The Hong Kong government has criticised student and labour union plans to hold referendums on whether to go on strike over the impending national security laws, saying such actions carry no legal weight.
A student group and a coalition of nearly two dozen unions across 20 industries on Saturday announced they will invite thousands of members to cast their ballots on June 14. If a minimum of 60 per cent of voters give the green light, participants will be asked to take leave over three days in the first phase of industrial action.
Union representatives have said the strike aims to amplify the voice and “collective dissent” of workers against the controversial laws, which critics say threaten to stifle the city’s cherished freedoms.
China’s rubber-stamp parliament last month approved plans to impose laws that would punish subversion, secession, foreign interference and terrorism in Hong Kong, following months of pro-democracy unrest in the semi-autonomous territory. The law will likely be inserted into the city’s mini-constitution without local legislative oversight.
Though publicly-organised polling is legal, a government spokesperson on Sunday rejected the referendum as having no constitutional basis under the Basic Law. They said it was “obviously taking advantage of students for political purposes.”
“All of society should dissociate themselves from any organisation, which has repeatedly through different means used school as a venue for expressing political demands and even intentionally misleading or inciting students, especially primary and secondary school students, to take part in such meaningless activities and holding so-called strikes or class boycotts as a referendum,” they said.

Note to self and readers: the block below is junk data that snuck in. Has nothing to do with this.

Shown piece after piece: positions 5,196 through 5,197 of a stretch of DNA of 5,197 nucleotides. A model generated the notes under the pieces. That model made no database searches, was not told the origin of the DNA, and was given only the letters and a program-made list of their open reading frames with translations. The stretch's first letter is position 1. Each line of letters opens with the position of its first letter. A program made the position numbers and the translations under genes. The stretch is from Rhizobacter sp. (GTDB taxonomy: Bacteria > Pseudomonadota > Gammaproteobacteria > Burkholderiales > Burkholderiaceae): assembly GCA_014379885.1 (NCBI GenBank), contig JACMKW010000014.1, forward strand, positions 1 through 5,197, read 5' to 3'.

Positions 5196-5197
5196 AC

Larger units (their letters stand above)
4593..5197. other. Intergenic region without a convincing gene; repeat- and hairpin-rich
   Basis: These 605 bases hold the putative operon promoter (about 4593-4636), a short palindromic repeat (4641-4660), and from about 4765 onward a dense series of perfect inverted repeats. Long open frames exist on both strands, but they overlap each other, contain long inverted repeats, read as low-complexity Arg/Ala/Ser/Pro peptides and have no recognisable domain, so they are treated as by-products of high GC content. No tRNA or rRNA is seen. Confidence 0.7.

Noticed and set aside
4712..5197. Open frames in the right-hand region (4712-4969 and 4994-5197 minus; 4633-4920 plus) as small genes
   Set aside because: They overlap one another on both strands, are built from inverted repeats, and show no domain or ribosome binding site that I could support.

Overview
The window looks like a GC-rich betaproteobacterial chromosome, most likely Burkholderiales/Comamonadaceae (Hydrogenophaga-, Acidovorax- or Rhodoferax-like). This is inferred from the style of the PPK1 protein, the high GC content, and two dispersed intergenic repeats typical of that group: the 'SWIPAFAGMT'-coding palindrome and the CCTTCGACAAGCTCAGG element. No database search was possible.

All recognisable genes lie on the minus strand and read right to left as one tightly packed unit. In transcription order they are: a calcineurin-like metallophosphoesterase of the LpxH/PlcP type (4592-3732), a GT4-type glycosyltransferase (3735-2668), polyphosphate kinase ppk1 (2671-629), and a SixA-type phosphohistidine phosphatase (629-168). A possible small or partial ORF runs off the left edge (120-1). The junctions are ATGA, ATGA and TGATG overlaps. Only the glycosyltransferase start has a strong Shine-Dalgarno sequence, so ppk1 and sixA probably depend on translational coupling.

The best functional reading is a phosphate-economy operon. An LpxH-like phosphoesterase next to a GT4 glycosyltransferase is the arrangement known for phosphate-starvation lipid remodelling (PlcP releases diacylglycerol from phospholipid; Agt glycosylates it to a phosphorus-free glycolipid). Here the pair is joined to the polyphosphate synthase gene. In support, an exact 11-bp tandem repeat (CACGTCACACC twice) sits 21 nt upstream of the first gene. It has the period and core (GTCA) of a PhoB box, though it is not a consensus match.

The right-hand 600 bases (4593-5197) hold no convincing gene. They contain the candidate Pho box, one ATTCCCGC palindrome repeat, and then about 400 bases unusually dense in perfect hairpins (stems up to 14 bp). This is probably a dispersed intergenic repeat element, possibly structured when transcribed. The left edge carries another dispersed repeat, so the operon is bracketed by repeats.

“We call on parents and teachers to better protect our next generation, to urge the young children and students not to participate in such activities and work together in preventing politics and fallacies from invading schools.”
Last month, Chief Executive Carrie Lam cited public signature campaigns in favour of the national security law when justifying the new legislation.
In February, thousands of medical workers joined a new union and went on strike to pressure authorities to enact a full border closure with mainland China and provide adequate tools to tackle the coronavirus outbreak. Last year, activists sought to enforce a strike by hindering the transport system in protest of the ill-fated extradition law.